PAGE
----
A donated orchard in Sandpoint is the University of Idaho’s new Organic Agriculture Center.

Dennis Pence and his family donated the 48-acre Sandpoint Orchard to the university Aug. 1. It will be known as the Sandpoint Organic Agriculture Center and is the first in the UI system to focus on organic farming and production systems, according to the college.

The center is focused on outreach and education, said Michael Parrella, dean of UI’s College of Agricultural and Life Sciences. Some research may be conducted at the center.

Parrella said the university and Pence share a desire to support local food systems, train students in sustainability and organic production, develop heritage varieties of crops, including apples, and focus on nutrition.

Plans call for the center to offer hands-on internships for UI and North Idaho College students.

Pence said in a UI press release that he was pleased with Parrella and the university’s interest and enthusiasm in expanding educational activities for organic and sustainable agriculture.

“The creation of the (center) places the university among an elite group of U.S. institutions of higher learning, and the center will be an immensely useful asset for education, research and public outreach in the years to come,” Pence stated.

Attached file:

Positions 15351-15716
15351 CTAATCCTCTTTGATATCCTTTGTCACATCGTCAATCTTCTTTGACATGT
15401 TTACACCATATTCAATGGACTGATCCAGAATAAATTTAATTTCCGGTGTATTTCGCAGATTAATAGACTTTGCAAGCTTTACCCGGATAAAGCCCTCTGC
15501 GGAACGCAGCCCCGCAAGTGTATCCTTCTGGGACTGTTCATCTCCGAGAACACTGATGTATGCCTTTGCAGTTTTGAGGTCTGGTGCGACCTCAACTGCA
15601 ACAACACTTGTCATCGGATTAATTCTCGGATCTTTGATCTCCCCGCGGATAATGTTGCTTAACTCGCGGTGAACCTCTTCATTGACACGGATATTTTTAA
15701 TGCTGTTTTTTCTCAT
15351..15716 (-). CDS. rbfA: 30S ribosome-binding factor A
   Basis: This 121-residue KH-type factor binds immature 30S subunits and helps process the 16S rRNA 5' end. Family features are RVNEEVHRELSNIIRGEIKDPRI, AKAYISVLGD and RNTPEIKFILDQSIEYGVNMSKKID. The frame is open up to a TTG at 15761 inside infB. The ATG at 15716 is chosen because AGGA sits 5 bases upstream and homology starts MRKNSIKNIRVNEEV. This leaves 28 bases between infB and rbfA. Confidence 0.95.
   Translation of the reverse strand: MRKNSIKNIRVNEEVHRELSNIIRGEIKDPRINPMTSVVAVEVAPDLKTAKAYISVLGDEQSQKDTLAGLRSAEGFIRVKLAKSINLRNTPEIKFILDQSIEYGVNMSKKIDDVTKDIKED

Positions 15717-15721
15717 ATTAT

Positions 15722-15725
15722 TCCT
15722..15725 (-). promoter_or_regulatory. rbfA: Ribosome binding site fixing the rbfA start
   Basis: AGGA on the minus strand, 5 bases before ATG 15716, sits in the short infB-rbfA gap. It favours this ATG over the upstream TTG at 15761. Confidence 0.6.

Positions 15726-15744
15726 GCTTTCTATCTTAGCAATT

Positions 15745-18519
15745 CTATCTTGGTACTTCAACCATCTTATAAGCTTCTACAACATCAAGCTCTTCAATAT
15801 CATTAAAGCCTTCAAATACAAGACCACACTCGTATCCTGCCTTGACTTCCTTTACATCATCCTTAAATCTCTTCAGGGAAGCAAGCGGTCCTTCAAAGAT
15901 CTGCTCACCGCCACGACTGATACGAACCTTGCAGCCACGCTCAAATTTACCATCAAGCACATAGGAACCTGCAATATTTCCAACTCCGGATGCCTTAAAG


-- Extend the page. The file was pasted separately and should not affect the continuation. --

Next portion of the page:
The 48 acres received from Pence include an office building and meeting center, residence for visiting researchers, dormitory, shop and cider house. Pence previously donated 18 acres of adjacent land to the college in 2007.

The Sandpoint Orchard grows 68 varieties of apple. Most are heirloom varieties. The orchard also grows cherries, plums, pears and berries.

Products from the orchard will continue to be marketed locally. UI will use the Sandpoint Orchard logo this year, and develop a new brand under the UI Sandpoint Organic Agriculture Center name in coming years, said Carly Schoepflin, director for communications and strategic initiatives for the agricultural college.

Orchard manager Kyle Nagy became a UI employee Aug. 1 and will be a “key part” of the center’s success and an “anchor,” Parrella said.

Parrella declined to give an estimated value for the orchard.

“Idaho is the third leading state acreage-wise for organic production, growing at a rate of about 30 percent per year,” Parrella said. “Beyond that, a lot of the principles that underlie organic production, like healthy soil, transcend organic production. Every grower is concerned about healthy soil, nutrient management, things along those lines.”

Parrella said the new orchard will create new “momentum and passion” for UI faculty, following the recent creations of departments of entomology, plant pathology and nematology; soil and water systems and plant sciences.

The new center will help UI ramp up sustainability efforts included in its existing Soil Stewards program and various workshops and programs previously held in Sandpoint, Parrella said.

The center also allows UI a larger presence in northern Idaho.

A celebration is slated for Oct. 23. Parrella expects programs at the center to begin this semester.

“We’re hitting the ground running with this facility,” he said.

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